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Suspected New Outbreak of Foot and Mouth Disease in Britain


British authorities are testing for the outbreak of another possible case of foot and mouth disease, several kilometers from where two outbreaks were found in cattle last week.

Officials imposed a three-kilometer control zone Friday around a British farm suspected of a new case of the disease.

Just days after authorities thought they had contained an outbreak of foot and mouth disease, the new possible case is causing fears it is spreading.

Though the case is not confirmed, Britain's chief veterinarian Debby Reynolds released a statement saying the outbreak is "a developing disease situation." Officials are waiting for test results.

Health authorities had thought the virus was contained, and on Thursday eased restrictions on allowing farmers to transport livestock.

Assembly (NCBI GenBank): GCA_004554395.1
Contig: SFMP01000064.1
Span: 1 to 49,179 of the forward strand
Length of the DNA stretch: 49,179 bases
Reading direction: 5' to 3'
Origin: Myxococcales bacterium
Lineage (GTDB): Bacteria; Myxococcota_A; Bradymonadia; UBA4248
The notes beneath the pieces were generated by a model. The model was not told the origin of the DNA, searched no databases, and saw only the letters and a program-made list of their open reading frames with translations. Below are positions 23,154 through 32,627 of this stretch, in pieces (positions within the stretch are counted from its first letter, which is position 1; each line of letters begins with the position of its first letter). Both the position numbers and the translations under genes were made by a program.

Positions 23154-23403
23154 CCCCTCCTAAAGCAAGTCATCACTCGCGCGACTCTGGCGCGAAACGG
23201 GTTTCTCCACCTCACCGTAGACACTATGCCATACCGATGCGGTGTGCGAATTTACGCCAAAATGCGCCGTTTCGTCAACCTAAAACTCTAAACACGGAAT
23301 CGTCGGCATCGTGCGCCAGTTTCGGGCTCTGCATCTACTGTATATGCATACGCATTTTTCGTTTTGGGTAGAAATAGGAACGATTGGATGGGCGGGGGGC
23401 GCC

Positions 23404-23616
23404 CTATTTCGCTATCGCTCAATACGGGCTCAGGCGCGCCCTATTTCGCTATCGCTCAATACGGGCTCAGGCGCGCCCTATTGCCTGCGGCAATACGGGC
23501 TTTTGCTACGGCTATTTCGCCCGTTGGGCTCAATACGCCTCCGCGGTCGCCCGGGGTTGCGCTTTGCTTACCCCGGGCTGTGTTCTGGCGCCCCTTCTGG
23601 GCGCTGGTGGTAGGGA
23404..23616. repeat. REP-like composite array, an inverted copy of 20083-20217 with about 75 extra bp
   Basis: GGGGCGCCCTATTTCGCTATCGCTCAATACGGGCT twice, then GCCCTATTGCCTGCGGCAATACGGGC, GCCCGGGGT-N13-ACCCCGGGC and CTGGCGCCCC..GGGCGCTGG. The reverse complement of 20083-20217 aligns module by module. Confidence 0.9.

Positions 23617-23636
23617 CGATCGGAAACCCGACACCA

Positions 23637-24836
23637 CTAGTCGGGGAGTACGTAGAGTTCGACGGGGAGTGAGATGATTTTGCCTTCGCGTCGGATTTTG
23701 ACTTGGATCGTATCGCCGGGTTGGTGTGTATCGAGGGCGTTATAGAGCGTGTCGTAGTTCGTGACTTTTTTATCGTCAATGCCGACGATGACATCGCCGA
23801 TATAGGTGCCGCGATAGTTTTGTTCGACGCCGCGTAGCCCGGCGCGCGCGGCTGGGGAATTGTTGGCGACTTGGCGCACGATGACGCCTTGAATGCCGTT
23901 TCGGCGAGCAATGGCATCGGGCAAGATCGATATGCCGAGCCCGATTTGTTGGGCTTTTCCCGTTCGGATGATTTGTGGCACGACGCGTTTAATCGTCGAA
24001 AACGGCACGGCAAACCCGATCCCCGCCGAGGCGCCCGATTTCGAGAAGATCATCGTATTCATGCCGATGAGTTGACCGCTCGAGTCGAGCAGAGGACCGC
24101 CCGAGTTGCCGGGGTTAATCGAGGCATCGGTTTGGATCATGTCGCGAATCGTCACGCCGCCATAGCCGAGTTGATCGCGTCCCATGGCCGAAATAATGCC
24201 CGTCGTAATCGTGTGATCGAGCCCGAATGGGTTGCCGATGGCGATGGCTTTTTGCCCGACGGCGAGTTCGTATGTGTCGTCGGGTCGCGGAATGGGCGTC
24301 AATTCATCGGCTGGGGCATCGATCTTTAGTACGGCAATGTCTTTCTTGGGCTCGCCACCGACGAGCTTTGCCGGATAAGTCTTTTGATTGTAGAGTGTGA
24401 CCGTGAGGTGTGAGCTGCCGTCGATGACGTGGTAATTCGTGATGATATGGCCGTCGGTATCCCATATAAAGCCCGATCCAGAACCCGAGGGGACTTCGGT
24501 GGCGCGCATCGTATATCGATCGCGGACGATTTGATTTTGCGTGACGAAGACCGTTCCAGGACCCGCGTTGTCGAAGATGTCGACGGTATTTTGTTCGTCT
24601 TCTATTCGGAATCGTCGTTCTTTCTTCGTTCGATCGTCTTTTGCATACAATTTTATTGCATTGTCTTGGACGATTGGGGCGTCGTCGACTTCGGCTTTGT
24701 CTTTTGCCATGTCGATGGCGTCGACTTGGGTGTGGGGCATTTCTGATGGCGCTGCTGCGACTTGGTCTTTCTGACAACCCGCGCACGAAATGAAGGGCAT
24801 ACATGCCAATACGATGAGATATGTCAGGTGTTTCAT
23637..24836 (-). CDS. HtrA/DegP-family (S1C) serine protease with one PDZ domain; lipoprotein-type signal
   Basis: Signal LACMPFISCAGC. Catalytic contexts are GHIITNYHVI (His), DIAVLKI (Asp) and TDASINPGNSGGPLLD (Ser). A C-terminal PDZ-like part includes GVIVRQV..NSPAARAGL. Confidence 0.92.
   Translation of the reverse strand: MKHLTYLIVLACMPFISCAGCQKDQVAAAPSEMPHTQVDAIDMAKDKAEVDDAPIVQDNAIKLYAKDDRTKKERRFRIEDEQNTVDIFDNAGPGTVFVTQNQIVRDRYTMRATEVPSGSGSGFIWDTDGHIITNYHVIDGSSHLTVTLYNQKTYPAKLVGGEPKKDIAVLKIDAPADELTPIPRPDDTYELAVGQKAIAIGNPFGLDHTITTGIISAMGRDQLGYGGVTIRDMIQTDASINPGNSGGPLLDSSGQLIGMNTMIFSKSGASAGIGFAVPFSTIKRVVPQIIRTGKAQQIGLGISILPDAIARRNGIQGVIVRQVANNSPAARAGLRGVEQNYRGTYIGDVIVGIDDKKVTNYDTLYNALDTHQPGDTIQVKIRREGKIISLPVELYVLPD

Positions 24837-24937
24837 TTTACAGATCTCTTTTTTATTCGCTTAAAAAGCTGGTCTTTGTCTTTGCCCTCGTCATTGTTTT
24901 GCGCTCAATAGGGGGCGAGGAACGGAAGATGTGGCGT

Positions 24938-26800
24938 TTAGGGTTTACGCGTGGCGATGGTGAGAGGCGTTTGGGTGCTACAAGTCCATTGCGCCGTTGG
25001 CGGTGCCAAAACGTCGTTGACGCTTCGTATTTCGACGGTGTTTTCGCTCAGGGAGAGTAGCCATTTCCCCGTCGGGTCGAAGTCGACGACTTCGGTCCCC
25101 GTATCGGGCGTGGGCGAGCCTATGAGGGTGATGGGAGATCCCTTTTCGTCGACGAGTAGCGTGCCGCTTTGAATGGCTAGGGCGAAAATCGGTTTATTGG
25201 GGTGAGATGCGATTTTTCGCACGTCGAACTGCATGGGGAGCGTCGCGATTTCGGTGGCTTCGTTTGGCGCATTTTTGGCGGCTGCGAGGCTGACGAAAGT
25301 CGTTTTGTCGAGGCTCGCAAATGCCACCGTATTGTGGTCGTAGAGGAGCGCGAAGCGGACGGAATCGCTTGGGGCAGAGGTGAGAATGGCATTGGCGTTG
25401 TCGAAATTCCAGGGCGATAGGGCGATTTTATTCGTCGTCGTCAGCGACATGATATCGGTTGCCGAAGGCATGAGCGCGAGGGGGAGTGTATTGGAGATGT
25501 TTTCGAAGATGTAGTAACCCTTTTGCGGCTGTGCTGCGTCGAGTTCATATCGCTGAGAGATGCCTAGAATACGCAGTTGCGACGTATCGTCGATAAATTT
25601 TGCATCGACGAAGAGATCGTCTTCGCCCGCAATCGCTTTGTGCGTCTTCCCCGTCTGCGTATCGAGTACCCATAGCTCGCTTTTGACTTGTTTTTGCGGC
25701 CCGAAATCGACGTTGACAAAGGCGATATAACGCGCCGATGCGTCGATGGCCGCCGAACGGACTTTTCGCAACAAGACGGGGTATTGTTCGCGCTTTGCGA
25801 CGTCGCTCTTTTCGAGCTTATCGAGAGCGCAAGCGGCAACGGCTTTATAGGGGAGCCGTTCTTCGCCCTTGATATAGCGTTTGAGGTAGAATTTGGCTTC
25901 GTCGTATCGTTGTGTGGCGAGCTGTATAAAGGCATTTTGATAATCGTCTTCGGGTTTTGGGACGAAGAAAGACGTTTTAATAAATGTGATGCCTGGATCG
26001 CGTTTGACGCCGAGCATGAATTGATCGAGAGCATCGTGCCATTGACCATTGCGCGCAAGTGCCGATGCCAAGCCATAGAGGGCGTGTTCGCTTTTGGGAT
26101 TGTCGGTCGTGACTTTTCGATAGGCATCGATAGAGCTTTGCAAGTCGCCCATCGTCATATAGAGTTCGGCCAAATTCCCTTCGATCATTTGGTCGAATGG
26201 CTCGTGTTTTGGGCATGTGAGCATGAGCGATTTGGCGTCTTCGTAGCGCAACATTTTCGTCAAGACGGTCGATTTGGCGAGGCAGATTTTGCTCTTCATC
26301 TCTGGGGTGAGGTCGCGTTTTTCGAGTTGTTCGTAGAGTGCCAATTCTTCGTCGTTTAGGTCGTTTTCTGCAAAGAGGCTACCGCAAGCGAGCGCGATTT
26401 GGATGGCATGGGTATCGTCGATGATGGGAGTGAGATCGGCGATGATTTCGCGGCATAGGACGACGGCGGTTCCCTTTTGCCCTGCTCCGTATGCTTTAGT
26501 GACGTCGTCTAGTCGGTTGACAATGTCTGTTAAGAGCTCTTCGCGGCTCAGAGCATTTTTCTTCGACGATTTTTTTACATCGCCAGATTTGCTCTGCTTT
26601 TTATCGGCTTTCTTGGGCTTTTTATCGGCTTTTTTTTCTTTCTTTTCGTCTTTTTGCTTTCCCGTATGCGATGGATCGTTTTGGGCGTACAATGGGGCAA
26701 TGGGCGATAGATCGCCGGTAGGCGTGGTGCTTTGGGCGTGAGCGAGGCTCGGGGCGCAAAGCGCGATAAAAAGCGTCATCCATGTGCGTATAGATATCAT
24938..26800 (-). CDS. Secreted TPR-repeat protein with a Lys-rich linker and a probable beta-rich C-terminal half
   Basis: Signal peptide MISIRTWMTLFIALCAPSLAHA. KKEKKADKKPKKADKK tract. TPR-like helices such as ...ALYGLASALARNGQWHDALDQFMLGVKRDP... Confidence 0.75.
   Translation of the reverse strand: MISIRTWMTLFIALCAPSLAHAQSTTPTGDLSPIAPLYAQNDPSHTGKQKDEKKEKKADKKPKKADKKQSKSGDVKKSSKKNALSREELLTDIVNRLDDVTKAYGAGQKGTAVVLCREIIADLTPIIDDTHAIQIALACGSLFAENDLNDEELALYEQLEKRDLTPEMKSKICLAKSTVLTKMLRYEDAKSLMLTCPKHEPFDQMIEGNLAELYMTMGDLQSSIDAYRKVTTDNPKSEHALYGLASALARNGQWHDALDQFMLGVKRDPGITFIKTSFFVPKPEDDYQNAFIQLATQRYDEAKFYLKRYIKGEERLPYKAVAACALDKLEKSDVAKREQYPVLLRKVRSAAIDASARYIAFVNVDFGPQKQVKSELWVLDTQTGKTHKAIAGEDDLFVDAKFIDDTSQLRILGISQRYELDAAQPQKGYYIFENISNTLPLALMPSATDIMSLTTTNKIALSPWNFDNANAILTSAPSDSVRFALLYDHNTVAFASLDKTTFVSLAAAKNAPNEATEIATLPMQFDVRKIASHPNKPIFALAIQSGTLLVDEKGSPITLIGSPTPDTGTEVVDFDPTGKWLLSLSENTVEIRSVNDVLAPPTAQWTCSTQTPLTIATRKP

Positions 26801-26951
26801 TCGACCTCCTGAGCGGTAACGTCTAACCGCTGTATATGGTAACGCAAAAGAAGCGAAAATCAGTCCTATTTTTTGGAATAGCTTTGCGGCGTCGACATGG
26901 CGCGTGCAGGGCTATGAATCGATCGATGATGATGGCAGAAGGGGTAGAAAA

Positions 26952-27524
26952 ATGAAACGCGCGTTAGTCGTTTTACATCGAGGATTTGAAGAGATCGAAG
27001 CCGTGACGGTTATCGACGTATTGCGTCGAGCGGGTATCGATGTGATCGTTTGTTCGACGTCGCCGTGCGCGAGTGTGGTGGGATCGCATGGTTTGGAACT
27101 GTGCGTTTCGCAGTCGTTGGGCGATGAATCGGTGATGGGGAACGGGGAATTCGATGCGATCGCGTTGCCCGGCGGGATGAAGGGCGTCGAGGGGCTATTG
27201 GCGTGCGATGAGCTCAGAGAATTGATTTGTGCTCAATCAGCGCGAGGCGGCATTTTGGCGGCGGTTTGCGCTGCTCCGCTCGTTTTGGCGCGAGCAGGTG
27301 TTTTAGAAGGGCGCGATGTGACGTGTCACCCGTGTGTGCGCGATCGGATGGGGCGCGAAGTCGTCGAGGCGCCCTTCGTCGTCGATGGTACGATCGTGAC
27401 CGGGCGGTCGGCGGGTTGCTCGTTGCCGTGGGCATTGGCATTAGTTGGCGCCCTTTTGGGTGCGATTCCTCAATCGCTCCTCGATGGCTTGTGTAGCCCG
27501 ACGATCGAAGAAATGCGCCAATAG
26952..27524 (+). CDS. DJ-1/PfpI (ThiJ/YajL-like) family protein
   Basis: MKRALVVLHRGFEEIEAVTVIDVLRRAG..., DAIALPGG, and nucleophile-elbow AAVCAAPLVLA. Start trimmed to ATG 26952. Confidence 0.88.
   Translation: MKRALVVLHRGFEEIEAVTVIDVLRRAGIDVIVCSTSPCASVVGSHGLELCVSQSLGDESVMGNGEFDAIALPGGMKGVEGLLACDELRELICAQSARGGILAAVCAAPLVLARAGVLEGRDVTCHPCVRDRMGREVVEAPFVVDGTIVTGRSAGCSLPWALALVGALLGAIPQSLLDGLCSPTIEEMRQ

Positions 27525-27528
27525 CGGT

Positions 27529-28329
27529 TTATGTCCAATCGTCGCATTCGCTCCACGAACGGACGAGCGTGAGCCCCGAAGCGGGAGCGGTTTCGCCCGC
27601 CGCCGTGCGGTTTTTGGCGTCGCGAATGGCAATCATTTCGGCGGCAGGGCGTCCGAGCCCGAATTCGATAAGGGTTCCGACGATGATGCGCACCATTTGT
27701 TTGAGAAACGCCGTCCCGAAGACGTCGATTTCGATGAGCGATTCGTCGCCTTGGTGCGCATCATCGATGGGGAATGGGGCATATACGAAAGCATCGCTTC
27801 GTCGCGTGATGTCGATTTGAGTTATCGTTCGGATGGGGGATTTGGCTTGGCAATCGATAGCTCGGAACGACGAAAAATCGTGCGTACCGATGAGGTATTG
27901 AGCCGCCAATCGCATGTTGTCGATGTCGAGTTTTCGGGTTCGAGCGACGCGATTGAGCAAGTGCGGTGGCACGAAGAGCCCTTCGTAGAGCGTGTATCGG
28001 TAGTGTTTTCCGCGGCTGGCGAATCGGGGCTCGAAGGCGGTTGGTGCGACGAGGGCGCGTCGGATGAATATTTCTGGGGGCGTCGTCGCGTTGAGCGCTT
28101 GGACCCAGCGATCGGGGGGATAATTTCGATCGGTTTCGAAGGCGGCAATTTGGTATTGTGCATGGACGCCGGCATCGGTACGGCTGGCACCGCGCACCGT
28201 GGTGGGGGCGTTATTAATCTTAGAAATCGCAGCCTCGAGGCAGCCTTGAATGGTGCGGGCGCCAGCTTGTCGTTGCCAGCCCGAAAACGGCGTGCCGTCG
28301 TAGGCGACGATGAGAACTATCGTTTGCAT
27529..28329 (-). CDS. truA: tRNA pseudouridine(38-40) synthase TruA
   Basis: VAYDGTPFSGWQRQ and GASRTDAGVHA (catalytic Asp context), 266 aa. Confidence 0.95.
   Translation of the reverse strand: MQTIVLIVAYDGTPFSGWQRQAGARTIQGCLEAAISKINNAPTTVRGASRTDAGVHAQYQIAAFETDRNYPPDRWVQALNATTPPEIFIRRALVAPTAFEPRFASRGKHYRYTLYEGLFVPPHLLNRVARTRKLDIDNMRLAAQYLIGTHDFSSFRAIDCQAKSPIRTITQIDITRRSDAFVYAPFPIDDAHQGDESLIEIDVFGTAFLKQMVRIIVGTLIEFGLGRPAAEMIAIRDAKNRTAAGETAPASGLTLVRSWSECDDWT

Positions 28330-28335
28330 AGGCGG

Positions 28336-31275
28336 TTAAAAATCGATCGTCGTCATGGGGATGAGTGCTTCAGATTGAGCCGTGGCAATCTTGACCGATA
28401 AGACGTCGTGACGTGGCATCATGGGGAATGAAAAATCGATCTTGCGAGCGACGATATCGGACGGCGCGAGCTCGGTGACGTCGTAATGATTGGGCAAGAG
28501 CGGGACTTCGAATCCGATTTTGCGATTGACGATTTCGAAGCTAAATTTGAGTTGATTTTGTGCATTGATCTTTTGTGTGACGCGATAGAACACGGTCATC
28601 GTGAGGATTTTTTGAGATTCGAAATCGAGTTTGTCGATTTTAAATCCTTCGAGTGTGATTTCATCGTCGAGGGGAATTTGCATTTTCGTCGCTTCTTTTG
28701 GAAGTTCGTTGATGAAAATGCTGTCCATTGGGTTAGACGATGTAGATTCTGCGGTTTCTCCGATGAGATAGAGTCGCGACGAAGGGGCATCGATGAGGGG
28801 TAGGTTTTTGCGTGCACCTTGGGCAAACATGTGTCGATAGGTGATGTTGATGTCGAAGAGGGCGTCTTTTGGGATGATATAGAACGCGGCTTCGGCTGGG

Almost 600 animals have been destroyed.

Foot and mouth disease is not harmful to people. However, farmers are afraid of a repeat of the outbreak in 2001 when almost seven million animals were slaughtered, devastating Britain's agriculture industry.

Health investigators believe there is a strong possibility the latest outbreak started in a research laboratory close to the farms.

One of the labs, the privately run Merial Animal Health laboratory, rejects the claim, and says there is no evidence the virus was transported out of its center by humans.

The disease affects cloven-hoofed animals such as cows and pigs and is spread mostly through direct contact between animals or through contaminated feed.

Some information for this report was provided by AFP and AP.

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